After all decks have been discarded, and all players have used all their cards, the game ends. Each player then scores for each completed tower, and incomplete towers are simply discarded. Scoring depends on cats and mice in towers; a tower with neither is worth five points. Cats only scores four points, and having both is worth three points. A tower with only mice is worth only two points. All the points are added, and the player with the most is the winner – with a tie going to the player with the highest mouse in one of their towers.

Some comments on the game…

  1. Components: Clocktowers is a small game with a box that can easily slide into your pocket. The cards have tremendous artwork, although they are a bit thin for my tastes. I’m also curious as to why they don’t have different backings, which would make sorting them out much easier. I suppose it’s to keep them anonymous when in a player’s hand; but since you can see someone when they take them – what’s the point? Still, everything looks nice when laid out on the table, and the cards fit together well to form nice looking towers. And it’s cheap and portable, which some may enjoy.

  2. Rules: The rules for the game are quite simple – play a card, draw a card. The rules themselves are only two sides of a page and are very easy to teach. The idea of building a tower is thematically helpful when explaining the game, and people can pick it up fairly quickly.

  3. Choices: The game really revolves around what card to place, and then which one to draw. The most coveted cards are the roof cards that I’ve seen, and they are quickly snapped up near the beginning. Cards without any animals are also yearned for, and cards with cats almost as much. Unfortunately, a player often has to take a card with a mouse on it, whether they want to or not. They can of course ignore taking the card, and then complete no towers – which would be quite unproductive. At the same time, it’s dreadfully annoying to watch the player before you constantly take the cards you want. Some aspects of this are interesting, as a player can build a taller tower in the hopes that they can cap it with a roof later on in the game; but it doesn’t really come down to forward planning as much as it does to luck. The game SEEMS likes there is a decent amount of strategy, but in reality, the player who gets the better draws often seems to win. Now, I don’t discount the entire game – I didn’t mind playing, but I was left with the nagging feeling that the game hadn’t given me as many choices as I thought.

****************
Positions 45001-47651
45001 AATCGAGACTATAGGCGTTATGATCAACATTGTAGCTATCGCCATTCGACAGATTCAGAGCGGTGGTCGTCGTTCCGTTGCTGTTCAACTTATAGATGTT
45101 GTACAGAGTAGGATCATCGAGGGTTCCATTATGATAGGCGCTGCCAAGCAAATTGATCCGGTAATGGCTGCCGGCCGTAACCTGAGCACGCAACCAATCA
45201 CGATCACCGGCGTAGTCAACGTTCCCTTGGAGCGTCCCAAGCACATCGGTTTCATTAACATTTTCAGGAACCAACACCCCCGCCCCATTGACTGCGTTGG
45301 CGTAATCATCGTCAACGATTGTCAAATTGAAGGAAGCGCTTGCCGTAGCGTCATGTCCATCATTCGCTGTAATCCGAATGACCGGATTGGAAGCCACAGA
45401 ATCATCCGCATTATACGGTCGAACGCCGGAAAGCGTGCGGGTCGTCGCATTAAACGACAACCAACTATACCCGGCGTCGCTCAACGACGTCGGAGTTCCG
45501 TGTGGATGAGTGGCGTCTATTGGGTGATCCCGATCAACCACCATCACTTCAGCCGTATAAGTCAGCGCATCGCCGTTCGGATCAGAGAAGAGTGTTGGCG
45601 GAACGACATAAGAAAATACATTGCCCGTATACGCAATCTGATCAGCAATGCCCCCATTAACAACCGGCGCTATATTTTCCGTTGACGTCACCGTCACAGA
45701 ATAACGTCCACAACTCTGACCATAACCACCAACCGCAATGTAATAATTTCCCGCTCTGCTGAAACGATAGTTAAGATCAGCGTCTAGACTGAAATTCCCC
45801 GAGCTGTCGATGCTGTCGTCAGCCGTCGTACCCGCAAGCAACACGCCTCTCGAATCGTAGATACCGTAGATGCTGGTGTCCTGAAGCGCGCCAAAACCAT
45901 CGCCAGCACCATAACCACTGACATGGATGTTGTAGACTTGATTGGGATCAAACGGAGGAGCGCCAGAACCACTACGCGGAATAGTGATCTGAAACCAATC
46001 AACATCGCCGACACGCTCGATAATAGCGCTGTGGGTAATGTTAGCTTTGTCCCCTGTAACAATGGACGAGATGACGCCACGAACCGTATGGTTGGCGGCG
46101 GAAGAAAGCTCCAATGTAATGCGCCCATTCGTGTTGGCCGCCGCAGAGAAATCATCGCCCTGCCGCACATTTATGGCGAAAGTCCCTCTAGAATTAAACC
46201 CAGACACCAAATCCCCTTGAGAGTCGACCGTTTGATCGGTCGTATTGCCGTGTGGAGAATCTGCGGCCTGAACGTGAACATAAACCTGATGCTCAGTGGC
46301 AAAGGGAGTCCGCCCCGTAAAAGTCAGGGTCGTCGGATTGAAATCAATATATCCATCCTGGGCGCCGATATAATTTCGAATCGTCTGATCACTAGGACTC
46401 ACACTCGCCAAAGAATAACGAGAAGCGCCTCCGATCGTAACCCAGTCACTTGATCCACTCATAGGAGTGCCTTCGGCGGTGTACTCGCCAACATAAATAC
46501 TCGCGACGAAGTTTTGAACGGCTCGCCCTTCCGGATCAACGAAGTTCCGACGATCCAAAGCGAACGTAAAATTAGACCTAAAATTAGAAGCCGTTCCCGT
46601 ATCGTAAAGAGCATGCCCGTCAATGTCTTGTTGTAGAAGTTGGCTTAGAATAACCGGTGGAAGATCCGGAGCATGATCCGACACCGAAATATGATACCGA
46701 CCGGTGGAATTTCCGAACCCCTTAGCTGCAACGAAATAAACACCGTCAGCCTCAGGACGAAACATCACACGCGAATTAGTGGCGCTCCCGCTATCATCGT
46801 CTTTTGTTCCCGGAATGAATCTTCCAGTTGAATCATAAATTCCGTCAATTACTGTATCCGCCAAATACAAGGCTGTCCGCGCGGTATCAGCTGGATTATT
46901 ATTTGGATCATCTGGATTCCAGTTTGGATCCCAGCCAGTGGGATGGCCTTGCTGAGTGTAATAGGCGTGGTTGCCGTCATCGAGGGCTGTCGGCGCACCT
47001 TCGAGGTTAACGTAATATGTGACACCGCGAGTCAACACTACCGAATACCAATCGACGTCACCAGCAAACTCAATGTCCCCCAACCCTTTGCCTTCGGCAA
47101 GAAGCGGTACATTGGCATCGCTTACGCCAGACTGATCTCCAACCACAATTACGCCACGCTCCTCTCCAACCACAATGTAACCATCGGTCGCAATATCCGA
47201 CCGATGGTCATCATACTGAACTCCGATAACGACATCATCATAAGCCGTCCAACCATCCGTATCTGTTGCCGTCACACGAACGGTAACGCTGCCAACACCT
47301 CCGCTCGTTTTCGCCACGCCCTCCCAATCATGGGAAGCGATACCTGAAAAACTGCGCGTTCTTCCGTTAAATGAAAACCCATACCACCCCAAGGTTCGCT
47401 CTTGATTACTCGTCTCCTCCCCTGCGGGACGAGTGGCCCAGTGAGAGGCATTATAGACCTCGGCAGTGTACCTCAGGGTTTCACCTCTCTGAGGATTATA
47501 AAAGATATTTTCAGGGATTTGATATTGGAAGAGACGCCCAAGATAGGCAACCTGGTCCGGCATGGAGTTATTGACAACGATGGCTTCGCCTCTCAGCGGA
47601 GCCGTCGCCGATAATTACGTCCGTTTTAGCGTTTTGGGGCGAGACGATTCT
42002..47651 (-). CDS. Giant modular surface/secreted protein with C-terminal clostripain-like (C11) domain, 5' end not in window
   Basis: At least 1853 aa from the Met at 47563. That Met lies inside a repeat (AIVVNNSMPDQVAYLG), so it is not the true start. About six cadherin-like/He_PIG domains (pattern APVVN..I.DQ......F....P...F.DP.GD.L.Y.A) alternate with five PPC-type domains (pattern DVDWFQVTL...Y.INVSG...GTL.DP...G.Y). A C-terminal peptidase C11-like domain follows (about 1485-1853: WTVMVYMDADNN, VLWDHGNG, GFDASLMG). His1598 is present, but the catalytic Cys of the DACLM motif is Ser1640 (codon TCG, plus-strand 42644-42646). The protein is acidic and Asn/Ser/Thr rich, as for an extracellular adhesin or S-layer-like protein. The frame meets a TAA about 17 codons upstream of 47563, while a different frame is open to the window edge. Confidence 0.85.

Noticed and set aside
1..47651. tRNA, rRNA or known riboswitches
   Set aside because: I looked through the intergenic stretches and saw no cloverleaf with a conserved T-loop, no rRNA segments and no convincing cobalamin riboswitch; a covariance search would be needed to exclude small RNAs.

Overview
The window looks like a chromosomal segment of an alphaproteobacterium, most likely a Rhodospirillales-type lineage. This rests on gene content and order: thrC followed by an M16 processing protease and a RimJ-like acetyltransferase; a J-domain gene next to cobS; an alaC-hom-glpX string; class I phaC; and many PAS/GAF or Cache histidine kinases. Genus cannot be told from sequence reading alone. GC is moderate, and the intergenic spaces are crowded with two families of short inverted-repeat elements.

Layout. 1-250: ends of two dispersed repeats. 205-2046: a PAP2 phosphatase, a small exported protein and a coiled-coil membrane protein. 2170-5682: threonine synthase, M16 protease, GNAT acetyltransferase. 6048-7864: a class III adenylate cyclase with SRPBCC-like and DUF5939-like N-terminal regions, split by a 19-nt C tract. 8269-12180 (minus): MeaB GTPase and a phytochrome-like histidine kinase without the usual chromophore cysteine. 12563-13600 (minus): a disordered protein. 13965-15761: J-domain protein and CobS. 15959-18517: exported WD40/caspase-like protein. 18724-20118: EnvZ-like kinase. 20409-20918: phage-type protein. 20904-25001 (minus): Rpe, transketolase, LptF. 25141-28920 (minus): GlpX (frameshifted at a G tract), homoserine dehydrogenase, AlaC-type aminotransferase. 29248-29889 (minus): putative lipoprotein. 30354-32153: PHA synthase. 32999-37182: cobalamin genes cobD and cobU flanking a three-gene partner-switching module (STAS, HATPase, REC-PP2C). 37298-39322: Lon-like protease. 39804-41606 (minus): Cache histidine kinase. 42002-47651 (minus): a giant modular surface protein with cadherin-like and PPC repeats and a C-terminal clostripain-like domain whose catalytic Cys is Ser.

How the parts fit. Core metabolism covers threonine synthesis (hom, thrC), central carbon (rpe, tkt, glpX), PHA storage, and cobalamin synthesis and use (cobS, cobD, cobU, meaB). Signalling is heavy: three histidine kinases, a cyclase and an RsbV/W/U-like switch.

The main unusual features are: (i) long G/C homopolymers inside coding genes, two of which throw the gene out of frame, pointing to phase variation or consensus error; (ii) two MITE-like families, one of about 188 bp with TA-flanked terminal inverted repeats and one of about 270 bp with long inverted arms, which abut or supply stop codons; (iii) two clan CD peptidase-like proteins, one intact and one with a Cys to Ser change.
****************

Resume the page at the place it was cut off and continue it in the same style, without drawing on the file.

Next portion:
4. Animals: The whole point of the game is to avoid mice; and if you can’t, throw a cat in with ‘em! This is certainly thematic, but it’s not as interesting as it sounds; because if you get lucky and build a non-animal house, that’s as good as two and a half mice houses! Again, animals in the towers seem to come down to luck – and I started getting to the point where I put a lot less thought about them, since I always seemed to end up with a handful of mouse sections, anyway.

  5. Fun Factor: The game was a fairly enjoyable way to pass twenty minutes – any more and I would have been annoyed; it would have gotten fairly tedious. And with two to four people (three may be best?), it’s a nice way to pass the time. But I would NEVER pick it over Capitol – not just because the components aren’t nearly as stunning, but because I felt that Capitol offered more meaningful choices. Clocktowers is fun for people who feel as if they are putting towers together, but the choices rarely offer any angst, and the entire affair is almost decided by card draws.

So my recommendation is mixed. If the theme sounds interesting, and you want a small, easy to setup and play card game, this is a jolly way to pass twenty minutes. But don’t expect much strategy, the game is an easy-going thematic card game, nothing else. While I’ll play it on occasion, I’m often looking for something that has a bit more tenseness to it – one where the choices matter a bit more.

Tom Vasel
“Real men play board games”

Other Resources for Clocktowers: